Shallower rate movements this month
Many currency pairings over the last month have seen rapid fluctuations with little to no trends, or rates moving consistently in one direction for any reasonable amount of time. The EURUSD interbank exchange rate has been no exception as the mid-market level has not been rising or falling for more than 3 days in the same direction, before violently strengthening or weakening accordingly. It does appear that we have seen less volatility than last month though as the range of rate movement has been undulating by just 2 cents between 1.077 and 1.097 with current levels residing at 1.086. In comparison, March saw rates move a maximum of 7 cents between 1.07 and 1.14. As these nations got used to the initial shock of being hit by the virus, the currency market has relaxed as such and bigger currency movements have become rarer.
Key Data Releases Out This Week
This week both the US and the EU will see the release of their respective Gross Domestic Product (GDP) for Q1 and Year on Year alongside their Interest rate decision which is out for the US today, and the Eurozone’s coming out on Thursday. The US Federal Reserve is expected to keep rates on hold at 0.25%, but emphasis has been put on “projection” according to FX Street as the Central Bank has dropped rates from 1.75% alongside a $700bn bond purchasing program so needs to evaluate how effective policy implementation has been before making any other changes. The European Central Bank seems to be taking a similar stance as well, with interest rates having been at 0% since 2016, there have been suggestions that QE measures may be introduced in June, but for the time being it seems economic observations will just be undertaken.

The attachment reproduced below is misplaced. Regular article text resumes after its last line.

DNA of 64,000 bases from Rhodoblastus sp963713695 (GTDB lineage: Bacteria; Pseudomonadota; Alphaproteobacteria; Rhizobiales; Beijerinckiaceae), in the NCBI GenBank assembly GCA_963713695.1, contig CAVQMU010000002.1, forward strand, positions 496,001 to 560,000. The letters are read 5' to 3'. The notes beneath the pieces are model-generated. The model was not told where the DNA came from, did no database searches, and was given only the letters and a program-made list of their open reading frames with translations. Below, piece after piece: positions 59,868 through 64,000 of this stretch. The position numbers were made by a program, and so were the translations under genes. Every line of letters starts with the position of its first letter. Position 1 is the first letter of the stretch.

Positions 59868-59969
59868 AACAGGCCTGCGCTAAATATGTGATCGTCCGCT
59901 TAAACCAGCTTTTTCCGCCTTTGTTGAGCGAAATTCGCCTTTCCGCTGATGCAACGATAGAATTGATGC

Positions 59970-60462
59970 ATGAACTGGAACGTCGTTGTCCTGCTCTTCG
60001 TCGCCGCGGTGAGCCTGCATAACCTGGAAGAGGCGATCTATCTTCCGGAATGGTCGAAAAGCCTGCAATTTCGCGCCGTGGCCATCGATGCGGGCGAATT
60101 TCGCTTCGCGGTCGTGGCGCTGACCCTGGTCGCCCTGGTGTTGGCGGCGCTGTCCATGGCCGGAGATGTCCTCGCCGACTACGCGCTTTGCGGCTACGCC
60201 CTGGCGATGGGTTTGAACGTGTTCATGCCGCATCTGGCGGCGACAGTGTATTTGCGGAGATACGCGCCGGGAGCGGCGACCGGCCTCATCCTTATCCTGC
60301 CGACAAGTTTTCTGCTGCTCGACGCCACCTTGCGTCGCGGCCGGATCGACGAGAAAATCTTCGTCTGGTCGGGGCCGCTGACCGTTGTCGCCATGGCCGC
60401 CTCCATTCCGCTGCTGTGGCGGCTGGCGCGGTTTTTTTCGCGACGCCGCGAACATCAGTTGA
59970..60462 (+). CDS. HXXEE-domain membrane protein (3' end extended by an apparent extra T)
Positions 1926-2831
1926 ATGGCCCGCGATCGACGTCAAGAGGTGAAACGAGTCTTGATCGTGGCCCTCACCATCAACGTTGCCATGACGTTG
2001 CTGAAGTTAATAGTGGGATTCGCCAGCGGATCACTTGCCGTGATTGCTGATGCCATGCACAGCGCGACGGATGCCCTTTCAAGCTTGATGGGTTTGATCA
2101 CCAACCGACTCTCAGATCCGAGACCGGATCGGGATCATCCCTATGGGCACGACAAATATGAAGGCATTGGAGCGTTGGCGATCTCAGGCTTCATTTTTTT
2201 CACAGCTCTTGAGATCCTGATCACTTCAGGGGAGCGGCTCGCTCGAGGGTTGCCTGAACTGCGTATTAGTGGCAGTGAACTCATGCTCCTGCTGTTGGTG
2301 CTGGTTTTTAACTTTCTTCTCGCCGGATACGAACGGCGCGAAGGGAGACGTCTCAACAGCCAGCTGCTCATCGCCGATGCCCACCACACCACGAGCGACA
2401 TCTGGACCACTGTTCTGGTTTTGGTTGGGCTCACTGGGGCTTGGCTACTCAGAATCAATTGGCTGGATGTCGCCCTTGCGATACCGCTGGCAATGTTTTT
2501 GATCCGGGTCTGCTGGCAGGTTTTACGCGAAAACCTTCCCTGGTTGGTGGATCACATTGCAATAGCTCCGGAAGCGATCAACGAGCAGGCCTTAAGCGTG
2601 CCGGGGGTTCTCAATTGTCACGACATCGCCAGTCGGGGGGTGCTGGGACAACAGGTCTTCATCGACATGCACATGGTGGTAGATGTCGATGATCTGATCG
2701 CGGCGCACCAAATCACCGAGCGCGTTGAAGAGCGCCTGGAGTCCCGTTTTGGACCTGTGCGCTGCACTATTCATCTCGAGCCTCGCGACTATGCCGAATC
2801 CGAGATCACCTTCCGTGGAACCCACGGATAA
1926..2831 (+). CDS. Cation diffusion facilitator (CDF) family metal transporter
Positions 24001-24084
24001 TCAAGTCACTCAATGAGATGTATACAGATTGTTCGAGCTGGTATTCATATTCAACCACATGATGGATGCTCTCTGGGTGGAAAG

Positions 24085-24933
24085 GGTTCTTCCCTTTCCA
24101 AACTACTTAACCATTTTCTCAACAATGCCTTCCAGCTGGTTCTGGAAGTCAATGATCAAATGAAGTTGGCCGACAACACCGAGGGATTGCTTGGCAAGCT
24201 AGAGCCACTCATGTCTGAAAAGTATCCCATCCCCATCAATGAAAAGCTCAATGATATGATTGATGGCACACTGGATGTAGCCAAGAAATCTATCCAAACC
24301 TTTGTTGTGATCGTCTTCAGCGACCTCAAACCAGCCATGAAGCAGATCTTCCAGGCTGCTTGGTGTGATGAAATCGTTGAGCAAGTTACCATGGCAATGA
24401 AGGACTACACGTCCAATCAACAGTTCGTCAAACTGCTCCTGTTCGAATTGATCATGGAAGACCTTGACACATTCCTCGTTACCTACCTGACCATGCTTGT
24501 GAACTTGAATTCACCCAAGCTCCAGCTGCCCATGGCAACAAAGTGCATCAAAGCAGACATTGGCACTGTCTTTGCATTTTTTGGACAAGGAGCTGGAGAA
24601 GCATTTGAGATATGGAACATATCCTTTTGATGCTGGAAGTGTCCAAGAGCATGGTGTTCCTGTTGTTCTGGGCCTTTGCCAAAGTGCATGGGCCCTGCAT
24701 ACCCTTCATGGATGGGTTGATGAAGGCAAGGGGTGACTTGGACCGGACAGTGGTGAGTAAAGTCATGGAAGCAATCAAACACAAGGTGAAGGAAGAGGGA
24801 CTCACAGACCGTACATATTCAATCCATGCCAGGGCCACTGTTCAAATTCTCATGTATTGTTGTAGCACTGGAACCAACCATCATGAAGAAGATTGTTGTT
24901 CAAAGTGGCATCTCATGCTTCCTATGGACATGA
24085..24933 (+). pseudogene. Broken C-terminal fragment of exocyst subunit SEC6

In other data releases, today will see the US GDP and Europe’s Harmonized Consumer Price Index, Thursday will bring US Jobless claims alongside the EU’s unemployment rate equivalent with their GDP release too. Friday will finish off the economic data with the ISM Manufacturing Employment and accompanying Purchasing Manager’s Index.
With the euro and US dollar receiving their GDP figures so close together it will make the markets easier to draw comparisons to evaluate the economic disparities between them and potentially stimulate further rate volatility.
The rest of this week may well be data-driven considering the type of releases published so for clients looking to invest in euros or US dollars you will want to keep a close eye on each release for small windows of opportunity.